Audrey and Her Grandmother Clarisse: Romanian Hamentaschen

audrey and her grandmaClarisse in her former home

My grandma even told me that they used to give out hundreds of hamantaschen in her village along with wine, like trick or treating! -Audrey

When Roots and Recipes first began, my friend Audrey Ejdelman, who was living in Paris at the time, told me to contact her grandmother Clarisse Glasel. Clarisse was born in Romania and had a secret recipe for hamentaschen from her homeland that she made every Purim. Instead of filling the dough with dates or poppy seeds like most traditional hamentaschen, hers were filled with nuts, rum, citrus peel and honey. I was intrigued.

Former Roots and Recipe’s member, Claudia Itzkovitch and I went to interview Clarisse and her daughter Monica. We tasted these hamentaschen that were offered to us out of a cookie tin box, and they tasted so unique and delicious. We knew this would make the perfect story for our first video.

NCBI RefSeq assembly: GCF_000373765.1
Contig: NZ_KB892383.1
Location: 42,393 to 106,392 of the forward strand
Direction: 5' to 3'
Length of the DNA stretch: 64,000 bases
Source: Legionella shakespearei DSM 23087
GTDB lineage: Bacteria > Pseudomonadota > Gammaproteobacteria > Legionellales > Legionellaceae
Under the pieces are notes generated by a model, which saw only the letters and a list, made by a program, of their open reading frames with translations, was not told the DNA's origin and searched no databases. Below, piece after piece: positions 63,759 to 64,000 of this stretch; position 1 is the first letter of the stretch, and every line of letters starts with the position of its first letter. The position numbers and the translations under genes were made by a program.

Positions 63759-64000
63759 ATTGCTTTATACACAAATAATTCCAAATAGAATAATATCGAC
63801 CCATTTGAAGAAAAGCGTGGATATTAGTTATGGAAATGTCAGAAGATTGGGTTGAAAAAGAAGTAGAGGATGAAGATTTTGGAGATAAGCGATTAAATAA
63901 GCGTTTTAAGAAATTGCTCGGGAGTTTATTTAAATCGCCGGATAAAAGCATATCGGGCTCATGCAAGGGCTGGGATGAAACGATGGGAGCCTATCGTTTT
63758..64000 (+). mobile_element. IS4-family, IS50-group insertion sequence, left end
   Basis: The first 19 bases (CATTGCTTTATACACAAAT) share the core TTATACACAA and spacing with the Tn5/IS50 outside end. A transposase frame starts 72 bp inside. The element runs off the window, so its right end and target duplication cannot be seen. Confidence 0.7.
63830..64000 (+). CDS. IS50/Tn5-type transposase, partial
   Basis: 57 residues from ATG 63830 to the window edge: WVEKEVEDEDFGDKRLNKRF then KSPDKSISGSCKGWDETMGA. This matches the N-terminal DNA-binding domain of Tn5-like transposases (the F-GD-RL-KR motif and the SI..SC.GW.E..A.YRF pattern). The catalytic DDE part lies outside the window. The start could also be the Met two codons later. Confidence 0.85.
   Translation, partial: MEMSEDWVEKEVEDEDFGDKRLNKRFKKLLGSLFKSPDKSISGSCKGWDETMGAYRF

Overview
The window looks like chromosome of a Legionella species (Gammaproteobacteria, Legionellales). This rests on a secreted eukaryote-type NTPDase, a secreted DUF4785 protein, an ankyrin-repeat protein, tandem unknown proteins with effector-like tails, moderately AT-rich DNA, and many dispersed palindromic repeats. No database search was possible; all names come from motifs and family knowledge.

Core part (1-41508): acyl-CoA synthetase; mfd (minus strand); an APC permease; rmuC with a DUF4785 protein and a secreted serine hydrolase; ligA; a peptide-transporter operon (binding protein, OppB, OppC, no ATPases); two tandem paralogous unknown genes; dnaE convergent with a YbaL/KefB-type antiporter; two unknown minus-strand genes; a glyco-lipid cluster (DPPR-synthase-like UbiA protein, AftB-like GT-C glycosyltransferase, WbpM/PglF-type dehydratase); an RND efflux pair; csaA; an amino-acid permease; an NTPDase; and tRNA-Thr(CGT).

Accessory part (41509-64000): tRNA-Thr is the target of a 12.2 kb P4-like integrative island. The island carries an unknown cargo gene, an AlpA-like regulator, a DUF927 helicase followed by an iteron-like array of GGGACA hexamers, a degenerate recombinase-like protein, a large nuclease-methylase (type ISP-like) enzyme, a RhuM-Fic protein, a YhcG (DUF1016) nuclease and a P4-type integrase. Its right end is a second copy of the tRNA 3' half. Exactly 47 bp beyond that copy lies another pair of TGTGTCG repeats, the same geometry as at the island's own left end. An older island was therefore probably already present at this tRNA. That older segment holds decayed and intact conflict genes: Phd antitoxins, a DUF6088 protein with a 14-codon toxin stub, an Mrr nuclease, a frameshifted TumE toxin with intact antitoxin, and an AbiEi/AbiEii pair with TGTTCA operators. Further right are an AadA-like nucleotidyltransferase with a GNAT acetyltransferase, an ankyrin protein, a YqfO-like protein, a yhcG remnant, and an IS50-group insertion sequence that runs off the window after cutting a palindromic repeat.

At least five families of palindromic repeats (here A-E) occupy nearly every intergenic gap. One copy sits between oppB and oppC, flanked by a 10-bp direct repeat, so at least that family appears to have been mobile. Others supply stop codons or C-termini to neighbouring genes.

At the time, we didn’t have the film and editing crew that we do now. And although we got the audio version of her life story, by the time we got around to scheduling the shoot, we discovered that Clarisse’s husband Fred had passed away. Soon afterwards, we learned that Clarisse’s own health began to decline and she moved out of her apartment into the King David.

Audrey returned home from her studies in Paris and last year for Purim we decided to make her grandmother’s famous hamentaschen together.

We had to call up the expert a few times to make sure we were doing it right.

Here’s the audio version of that story, and pictures to prove they came out delicious. (Although Clarisse might have noticed that we burnt the tops on a few of them.) 😉

The recipe itself is a family secret, but we hope it can inspire you to think outside the triangle of prunes and poppy and into something new and innovative for next Purim!


the finished result!

the finished product

-Interview and article by Myrite Rotstein